Homestake-King Mill: Contaminated Site Mitigation
The NPS is investigating and cleaning up Homestake-King Mill Site pursuant to CERCLA and the NCP. Congress enacted CERCLA, also known as Superfund, in 1980 to address releases and threatened releases of hazardous substances into the environment.
CERCLA gives the President broad powers to respond to hazardous substance releases and threatened releases as the President deems necessary to protect the public health or welfare or the environment, including enforcement authority with respect to parties responsible for the releases. The President has delegated this authority to a number of federal departments and agencies, including the Department of the Interior. The NPS, an agency within the Department of the Interior, is the CERCLA lead agency for the Site.
The NPS has determined that that a non-time-critical removal action (NTCRA) is appropriate for the Site.
The Site is located in the Bullfrog Hills, Nye County, Nevada in an area of Death Valley National Park known as the "Nevada Triangle." (Latitude: 36.9395° North, Longitude: -116.8886° West). The Site covers approximately 5 acres and consists of the remains of the Homestake-King Mill building and mill tailings. The Site contains a series of five, reinforced-concrete foundations that are between 66 and 100 feet long, 3 feet thick at the base, and up to 16 feet high. The structures are located on a steep slope. As of 2014, floors of the mill rooms, machinery, vat foundations, and building debris remained on site. The mill tailings are visible near the mill and several locations downslope from the mill. Stormwater runoff from the site travels south and east into an unpopulated area in Amargosa Valley. The tailings have eroded into an ephemeral stream that flows from the base of the mill downslope. A gravel access road to the site crosses the stream and is currently blocking the tailings from migrating further downstream.
The mill operated only from 1908-1909 and treated gold ore by plate amalgamation and cyanide. At the time, Homestake-King Mill was described as a "well-equipped" with up to 30 stamps. The Homestake-King Mine was the largest-producing Bullfrog Mining District producer that is now in the park.
A Preliminary Assessment (PA) was conducted in 2014, which described the historical uses of the Site, current state of the Site, and approximated by visual means only the extent of various waste rock and mill tailings at the Site.
As a follow-up to PA, a Site Inspection (SI) was conducted at the Site in 2016. Because soils are the primary media of concern at the Site, soil samples were collected from five areas referred to as decision units (DUs) at the Site. Those areas included mill foundations (DU-1), mill tailings (DU_2), mine waste stockpile (DU-3), downgradient mill tailings (DU-4), and background native soils for comparison (DU-5). Eroded mill tailings in DU-4 extend approximately 3,900 feet downgradient of the Site. The samples were analyzed for metals, cyanide, and pH. Also, select samples were analyzed for their acid-generating ability (ABA).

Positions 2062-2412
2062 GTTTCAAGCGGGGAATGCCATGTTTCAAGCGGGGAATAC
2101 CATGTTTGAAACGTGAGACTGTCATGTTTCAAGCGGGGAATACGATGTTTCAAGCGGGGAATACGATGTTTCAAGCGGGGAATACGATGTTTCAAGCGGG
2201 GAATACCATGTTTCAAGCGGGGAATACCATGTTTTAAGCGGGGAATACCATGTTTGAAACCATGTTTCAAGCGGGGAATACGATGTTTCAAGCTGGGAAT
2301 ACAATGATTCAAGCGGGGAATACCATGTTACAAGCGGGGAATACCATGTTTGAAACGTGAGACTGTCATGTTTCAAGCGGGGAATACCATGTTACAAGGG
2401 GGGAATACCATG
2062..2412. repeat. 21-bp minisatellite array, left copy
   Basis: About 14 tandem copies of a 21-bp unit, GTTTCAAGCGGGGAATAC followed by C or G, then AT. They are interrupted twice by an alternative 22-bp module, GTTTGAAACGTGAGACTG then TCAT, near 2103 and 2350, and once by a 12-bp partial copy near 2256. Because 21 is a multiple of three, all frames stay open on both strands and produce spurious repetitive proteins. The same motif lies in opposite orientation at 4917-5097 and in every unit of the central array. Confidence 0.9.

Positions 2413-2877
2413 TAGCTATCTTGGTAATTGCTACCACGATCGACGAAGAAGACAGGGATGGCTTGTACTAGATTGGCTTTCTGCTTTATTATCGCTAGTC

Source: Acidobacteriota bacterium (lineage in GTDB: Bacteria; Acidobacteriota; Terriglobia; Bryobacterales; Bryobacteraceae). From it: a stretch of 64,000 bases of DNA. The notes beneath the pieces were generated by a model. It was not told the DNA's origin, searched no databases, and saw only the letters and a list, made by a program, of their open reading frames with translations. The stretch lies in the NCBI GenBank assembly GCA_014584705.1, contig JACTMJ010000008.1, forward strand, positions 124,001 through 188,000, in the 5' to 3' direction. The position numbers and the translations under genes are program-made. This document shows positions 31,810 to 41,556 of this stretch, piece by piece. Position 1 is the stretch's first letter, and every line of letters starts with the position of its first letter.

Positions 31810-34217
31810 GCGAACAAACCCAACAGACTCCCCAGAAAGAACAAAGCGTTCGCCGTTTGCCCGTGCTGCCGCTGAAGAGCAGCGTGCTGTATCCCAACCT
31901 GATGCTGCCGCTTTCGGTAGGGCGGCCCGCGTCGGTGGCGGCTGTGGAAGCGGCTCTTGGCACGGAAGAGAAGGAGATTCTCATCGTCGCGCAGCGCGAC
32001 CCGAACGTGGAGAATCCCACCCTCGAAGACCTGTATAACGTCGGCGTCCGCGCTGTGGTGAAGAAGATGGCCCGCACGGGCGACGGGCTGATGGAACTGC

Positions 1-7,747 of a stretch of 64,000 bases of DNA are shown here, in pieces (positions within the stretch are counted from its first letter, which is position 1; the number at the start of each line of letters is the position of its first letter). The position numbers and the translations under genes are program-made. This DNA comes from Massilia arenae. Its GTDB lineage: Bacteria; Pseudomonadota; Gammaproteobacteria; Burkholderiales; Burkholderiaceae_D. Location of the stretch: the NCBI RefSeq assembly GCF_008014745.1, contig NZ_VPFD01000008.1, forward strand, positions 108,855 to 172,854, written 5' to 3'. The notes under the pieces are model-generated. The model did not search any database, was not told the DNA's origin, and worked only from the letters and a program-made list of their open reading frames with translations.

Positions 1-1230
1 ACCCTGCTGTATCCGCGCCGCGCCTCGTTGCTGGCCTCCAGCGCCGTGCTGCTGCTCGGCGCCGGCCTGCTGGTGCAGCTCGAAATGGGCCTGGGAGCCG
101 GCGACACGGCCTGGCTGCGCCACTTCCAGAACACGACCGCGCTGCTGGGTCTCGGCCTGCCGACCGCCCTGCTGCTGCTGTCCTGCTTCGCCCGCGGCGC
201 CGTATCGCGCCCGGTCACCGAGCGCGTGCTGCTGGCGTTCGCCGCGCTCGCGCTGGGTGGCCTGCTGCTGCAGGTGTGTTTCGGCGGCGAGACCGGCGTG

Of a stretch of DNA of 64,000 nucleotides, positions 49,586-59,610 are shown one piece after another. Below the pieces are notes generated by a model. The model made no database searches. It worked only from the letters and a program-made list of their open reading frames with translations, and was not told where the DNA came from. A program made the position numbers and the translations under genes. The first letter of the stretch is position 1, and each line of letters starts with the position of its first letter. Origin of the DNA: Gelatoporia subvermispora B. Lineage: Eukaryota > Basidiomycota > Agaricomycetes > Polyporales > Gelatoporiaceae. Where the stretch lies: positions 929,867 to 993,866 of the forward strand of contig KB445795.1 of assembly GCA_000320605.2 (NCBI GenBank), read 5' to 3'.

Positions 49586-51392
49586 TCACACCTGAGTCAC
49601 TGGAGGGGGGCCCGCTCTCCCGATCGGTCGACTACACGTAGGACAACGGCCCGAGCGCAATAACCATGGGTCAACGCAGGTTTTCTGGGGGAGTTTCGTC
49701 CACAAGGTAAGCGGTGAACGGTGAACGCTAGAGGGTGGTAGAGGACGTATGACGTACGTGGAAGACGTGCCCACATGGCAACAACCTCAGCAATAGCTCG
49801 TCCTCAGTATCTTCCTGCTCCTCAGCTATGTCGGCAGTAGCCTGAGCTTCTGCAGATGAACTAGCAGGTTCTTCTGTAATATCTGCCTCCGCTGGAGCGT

The soil samples from DU-1 through DU-4 showed elevated levels of antimony, arsenic, beryllium, cadmium, copper, lead, mercury, selenium, silver, thallium, vanadium, and zinc compared to their respective background concentrations in DU-5. Results of ABA testing indicated no net potential for acid generation.
The results of the SI sampling indicated that the Site contains several metals above USEPA regional screening level (RSL) for residential soil and the NPS ecological screening values (ESVs). Cyanide was also detected in samples exceeding RSL and ESV.
Current and Future Site Activities
The NPS is conducting an engineering evaluation and cost analysis as part of a non-time-critical removal action to gather additional information to fully characterize the nature and extent of Site contamination. The EE/CA process will include additional site sampling to further understand the impacts of the previous mining and milling activities at the Site. Risk assessments will be conducted to evaluate human health and ecological concerns, and cleanup goals will be established. If cleanup is required, the EE/CA will also develop, present, and evaluate cleanup alternatives. As part of the alternatives development and evaluation process, NPS will consider the requirements of Section 106 of the National Historic Preservation Act, among other relevant requirements.
The final draft EE/CA Report prepared during this process will be made available for public review and comment during a 30-day period. Following the review and comment period, the EE/CA Report will be revised as necessary and issued in final form. NPS will draft a responsiveness summary that summarizes and responds to significant public comments which will be issued along with the Final EE/CA Report. Following the release of those documents, NPS will issue an Action Memorandum formally selecting the response action alternative for the Site. Once those steps have been taken, NPS will seek funding to implement the selected response action for the Site. Once funding is secured, Site cleanup can proceed.
Public Information Officer
Death Valley National Park